Humour takes on nonsensical form with Danielle Hakim’s works with the self-explanatory titles: Great Idea Eat A Banana (2012) and Another Great Idea Put On Lipstick (2012). As is suggested, a video monitor shows a hand eating a banana, and next to it, another with the same hand attempting to put lipstick on itself. Appealing to the inner-child in all of us, this playful act takes us whimsically back to our youth to a time of simple amusements. While encouraging us to reflect upon our own time spent engaging with absurd acts and performances, and probably enjoying every minute of it, Hakim’s work finds its roots in Dada and Fluxus humour and its many manifestations within contemporary art.
In contrast, Brigit Ryan engages our sense of curiosity and fascination with a finely crafted table with an intriguing button. When pressed, this button triggers smoke that slowly fills within the tabletop, creating a thick white cloud that is conveniently contained for our close observation and wonderment. After a few moments, the smoke dissipates and visibility is restored to the table’s interior — but it is not long before the same or another curious onlooker repeats the process. The more time spent with the work reveals the extent of craftsmanship involved with this contraption, designed solely to create momentary marvels. Like a fine piece of designer furniture, the attention given to the detail accentuates another set of concepts concerning the intersections between art, craft and design.
The ethereal floating nature of Eun Jin Choi’s resin sculptures captures our attention in more elusive and subtle ways. Resembling clusters of mushrooms clouds, this three-dimensional work made of silver tape, and clear epoxy resin speaks of materiality and notions of the sublime. It draws us in with its organic, fluid forms and shapes, and intricate patterns, but also causes us to think twice about this tranquil sight by its title national power 2011 (2012), suggestive of a serious critique of greater social and political issues. Interested in the potential for contemporary art to subvert and shift social norms and perceptions, the artist explores the way viewers engage with artwork and how they reconcile aspects that seemingly sit at odds with each other.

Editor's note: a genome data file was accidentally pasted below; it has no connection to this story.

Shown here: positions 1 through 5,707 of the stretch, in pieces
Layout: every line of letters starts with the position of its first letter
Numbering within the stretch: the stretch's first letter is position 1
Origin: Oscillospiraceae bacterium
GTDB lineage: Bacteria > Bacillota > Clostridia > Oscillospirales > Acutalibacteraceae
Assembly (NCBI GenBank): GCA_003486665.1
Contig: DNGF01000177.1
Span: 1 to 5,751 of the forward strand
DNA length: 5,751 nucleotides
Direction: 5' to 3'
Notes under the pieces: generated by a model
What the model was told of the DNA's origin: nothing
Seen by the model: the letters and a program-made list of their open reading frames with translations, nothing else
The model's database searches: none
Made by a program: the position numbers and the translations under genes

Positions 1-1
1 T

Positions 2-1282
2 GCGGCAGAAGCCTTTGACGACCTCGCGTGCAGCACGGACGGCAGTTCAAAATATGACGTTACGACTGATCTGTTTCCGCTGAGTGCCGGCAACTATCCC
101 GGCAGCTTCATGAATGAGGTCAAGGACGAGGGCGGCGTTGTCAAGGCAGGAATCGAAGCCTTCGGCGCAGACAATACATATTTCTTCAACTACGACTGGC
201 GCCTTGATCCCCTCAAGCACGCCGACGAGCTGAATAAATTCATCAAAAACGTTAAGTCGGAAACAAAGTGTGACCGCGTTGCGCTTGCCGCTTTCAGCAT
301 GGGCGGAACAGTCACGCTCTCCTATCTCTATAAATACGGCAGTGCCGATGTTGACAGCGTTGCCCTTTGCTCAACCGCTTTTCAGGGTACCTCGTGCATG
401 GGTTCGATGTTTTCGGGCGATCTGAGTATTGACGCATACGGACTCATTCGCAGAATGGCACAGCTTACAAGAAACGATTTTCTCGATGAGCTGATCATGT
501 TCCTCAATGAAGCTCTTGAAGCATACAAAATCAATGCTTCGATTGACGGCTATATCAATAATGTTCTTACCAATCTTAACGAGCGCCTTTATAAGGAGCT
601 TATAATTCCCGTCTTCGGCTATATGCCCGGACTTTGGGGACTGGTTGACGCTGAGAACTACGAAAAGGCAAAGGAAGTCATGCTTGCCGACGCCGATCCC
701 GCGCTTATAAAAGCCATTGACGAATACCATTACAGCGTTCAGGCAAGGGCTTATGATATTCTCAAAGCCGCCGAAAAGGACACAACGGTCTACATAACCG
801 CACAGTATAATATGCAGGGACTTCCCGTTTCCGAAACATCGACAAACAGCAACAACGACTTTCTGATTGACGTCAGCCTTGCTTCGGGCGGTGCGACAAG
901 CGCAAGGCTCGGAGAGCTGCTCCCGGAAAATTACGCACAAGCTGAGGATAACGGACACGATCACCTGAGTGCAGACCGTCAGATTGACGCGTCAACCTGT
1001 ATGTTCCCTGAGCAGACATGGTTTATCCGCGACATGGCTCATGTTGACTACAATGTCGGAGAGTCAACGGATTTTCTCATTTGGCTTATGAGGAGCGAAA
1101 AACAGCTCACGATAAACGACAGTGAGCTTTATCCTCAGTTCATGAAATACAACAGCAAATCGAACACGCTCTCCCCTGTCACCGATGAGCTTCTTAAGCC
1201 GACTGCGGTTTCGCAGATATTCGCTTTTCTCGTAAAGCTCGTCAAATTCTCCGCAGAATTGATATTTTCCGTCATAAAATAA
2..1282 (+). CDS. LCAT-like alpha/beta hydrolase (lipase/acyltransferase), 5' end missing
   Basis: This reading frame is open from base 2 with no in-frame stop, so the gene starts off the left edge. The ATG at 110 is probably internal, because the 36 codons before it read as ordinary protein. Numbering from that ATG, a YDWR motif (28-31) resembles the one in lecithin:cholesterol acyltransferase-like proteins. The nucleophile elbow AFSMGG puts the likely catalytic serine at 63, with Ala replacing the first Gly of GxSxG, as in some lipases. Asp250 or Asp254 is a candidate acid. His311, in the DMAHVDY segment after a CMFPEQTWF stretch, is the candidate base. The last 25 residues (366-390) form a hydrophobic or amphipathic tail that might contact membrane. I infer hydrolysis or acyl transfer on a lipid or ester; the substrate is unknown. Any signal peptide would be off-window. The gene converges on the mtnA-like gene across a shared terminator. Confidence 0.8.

The experiential potential of art is further explored with Shireen Rawlins’ installation Light Experience (2012). A rainbow of coloured yarn fans out creating a dynamic interplay of light and colour. As an immersive and interactive work, viewers are invited to enter underneath the planes of colour and become enveloped by the varying hues of yellow, red and blue. Transforming the space itself, this enticing work challenges traditional modes of viewing and leaves a lasting impression of the tangible and intangible realms of spatial experience.
Light and colour also features prominently in the work of Jessica Bruzzaniti. Using light boxes, coloured acrylic and plastic bottles containing colourful liquid, the artist creates a spectrum of fragmented light that scatters across the space, resulting in a kind of static light show. The many extension cords and power boards remain exposed and visible amongst the cascading and luminous colour, giving no illusion to how the light display is made and highlighting instead the phenomena of light itself.
Phuong Ngo’s In Commenting on Ethnographic Collections (2012) takes us in another direction entirely. With a display of artefacts relating to Vietnamese culture, the artist examines the role objects, politics, history and memory serve in shaping personal identity. Ngo draws on what he describes as his own fragmented understanding of how his Vietnamese Australian identity has been formed, having only artefacts and historical references to connect to his ancestral past. In displaying such artefacts in meticulously crafted vitrines and projecting moving imagery over the static objects, this work not only represents but also evokes the history and stories lost to time.
- Felicity Strong + Raymonda Rajkowski